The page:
In December 2009, the Department of Transportation issued a final rule, codified in the Code of Federal Regulations, requiring major air carriers to adopt specific plans for preventing, mitigating and preventing common passenger problems. This process began in 2007 as a response to rising outrage about an extended pattern of excessive delay and poor customer service.[11] For example, one major change made was officially categorizing continued delays on flights that are chronically late as part of an “unfair and deceptive business practice” in violation of 49 U.S.C. 41712.

This ruling has been expanded since to tighten these requirements and require more customer service accountability by airlines toward consumers. One introduced requirement was that each airline document a detailed customer service plan in compliance with standards outlined by federal statute.[12] Airlines must make this plan public and easily accessible via their website.[13]

Further, airlines are required by this statute to make it easy for consumers to file complaints and to guarantee that they will receive confirmation of complaint receipts and responses in a timely manner.[14] Consumer problems such as excessive delays, ticket and fee refunds (such as for optional services the passenger was unable to use), lost baggage and cancellations must also be processed promptly. These customer service plans are required by statute to be self-audited on a regular basis, and documents describing these audits must be provided to Department of Transportation officials upon request.

Whether or not Southwest breached its customer service plan will be determined by the Department of Transportation after the investigation is completed. The plan guarantees that customers will be notified of a change in flight status, such as a delay or cancellation, within thirty minutes of Southwest becoming aware of that change. Under this change, Southwest will receive notice of a general flaw in its system that could lead to major difficulties and delays could constitute failure to notify customers within thirty minutes of it being made aware.[15]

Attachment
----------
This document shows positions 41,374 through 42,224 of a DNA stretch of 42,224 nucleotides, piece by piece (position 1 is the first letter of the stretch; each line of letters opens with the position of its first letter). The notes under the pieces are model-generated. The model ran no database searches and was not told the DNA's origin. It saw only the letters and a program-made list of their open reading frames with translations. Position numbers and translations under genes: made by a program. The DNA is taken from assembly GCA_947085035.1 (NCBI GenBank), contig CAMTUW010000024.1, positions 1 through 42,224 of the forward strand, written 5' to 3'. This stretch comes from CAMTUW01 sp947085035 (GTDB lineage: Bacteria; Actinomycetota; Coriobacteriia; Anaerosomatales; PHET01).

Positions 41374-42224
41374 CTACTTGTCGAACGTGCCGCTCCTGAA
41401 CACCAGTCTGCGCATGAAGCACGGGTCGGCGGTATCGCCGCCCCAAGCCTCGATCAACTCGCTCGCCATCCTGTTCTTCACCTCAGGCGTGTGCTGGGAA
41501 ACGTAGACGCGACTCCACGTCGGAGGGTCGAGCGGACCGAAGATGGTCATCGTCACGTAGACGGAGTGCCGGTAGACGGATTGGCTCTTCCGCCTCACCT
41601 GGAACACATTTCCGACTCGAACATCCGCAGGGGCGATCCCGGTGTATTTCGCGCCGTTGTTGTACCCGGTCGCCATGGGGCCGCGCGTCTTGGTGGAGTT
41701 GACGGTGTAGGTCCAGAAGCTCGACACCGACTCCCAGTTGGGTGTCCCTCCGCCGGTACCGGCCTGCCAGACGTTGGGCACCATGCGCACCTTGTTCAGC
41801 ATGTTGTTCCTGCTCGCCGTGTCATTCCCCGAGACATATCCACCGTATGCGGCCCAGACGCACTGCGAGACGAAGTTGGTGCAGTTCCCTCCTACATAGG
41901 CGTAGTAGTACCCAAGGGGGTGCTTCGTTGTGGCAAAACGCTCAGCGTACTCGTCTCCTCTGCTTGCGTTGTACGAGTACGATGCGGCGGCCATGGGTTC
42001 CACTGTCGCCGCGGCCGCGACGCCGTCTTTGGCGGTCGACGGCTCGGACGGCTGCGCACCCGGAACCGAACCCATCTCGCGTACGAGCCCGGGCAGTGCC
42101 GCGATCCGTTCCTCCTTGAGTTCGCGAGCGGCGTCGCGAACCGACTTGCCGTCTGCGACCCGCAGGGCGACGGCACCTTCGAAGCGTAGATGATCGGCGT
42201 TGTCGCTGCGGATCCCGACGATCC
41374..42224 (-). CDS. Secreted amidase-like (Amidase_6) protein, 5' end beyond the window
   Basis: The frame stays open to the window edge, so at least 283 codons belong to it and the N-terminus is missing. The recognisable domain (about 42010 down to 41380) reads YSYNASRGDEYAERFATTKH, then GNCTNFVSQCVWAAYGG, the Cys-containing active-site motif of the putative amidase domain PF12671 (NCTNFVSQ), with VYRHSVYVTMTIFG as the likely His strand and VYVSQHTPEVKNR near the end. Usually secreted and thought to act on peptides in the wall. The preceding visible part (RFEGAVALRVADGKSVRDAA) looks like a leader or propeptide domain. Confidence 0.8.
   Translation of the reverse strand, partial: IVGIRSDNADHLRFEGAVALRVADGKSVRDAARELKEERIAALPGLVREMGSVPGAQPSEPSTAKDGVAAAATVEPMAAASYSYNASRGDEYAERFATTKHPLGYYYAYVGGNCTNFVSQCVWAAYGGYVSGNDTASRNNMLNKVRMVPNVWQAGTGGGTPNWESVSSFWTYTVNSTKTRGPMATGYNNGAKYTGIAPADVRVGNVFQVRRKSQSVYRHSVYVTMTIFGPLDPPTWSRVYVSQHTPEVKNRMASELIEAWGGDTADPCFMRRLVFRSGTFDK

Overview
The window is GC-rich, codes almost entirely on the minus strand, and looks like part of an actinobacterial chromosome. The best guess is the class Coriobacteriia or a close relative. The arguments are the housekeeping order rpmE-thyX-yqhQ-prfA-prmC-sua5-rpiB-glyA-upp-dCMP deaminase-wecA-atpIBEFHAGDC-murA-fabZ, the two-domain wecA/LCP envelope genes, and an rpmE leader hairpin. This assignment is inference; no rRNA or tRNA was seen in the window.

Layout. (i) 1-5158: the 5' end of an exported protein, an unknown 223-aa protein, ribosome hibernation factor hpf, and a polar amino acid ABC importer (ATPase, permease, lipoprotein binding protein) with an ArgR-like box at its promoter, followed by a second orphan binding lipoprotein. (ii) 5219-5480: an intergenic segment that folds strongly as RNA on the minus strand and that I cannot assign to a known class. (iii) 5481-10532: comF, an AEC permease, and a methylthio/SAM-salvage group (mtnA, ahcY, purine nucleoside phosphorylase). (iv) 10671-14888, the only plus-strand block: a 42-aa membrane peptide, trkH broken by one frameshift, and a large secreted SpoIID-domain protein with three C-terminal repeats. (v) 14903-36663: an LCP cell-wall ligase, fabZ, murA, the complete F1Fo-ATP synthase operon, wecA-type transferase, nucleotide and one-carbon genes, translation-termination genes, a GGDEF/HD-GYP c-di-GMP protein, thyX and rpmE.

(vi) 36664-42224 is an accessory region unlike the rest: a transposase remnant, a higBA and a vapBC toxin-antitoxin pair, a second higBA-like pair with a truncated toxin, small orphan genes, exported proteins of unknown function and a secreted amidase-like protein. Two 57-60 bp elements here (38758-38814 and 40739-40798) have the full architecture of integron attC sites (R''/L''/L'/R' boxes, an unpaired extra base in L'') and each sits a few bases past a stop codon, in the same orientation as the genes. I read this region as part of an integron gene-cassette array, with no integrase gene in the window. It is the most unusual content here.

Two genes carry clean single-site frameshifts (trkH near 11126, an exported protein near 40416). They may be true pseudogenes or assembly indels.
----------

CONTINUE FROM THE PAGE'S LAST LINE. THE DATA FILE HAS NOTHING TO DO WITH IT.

Further, airlines are barred by federal statute from committing unfair and deceptive business practices.[16] This statute is broadly defined, allowing the Department of Transportation to investigate possible unfair business practices by airlines and make a determination after a hearing.[17] This is vague, however – the only guaranteed “unfair and deceptive” business practice is an excessively lengthy tarmac delay. However, in 2020-2021, the department of Transportation laid out a set of guidelines in evaluating and interpreting unfair and deceptive practices.

A practice is unfair and deceptive to consumers if it causes substantial, not reasonably unavoidable harm to consumers that is not outweighed by benefits to consumers and if it is likely to mislead a reasonable consumer acting under the circumstances. Intent is not necessary to establish a prima facie showing of unfair, deceptive practice under the statute.[18] If Southwest knew (or reasonably should have known) that its flight schedule for December 2022 was untenable, and proceeded with it anyway, Southwest would likely be considered participating in an unfair and deceptive business practice.[19] This is especially likely here where there were too many flights, too few crewmembers and a management system unfit to handle the demands of the schedule. Indeed, union officials reported that they had warned Southwest in the past about these issues, which makes it very likely that the problem was perceptible.[20]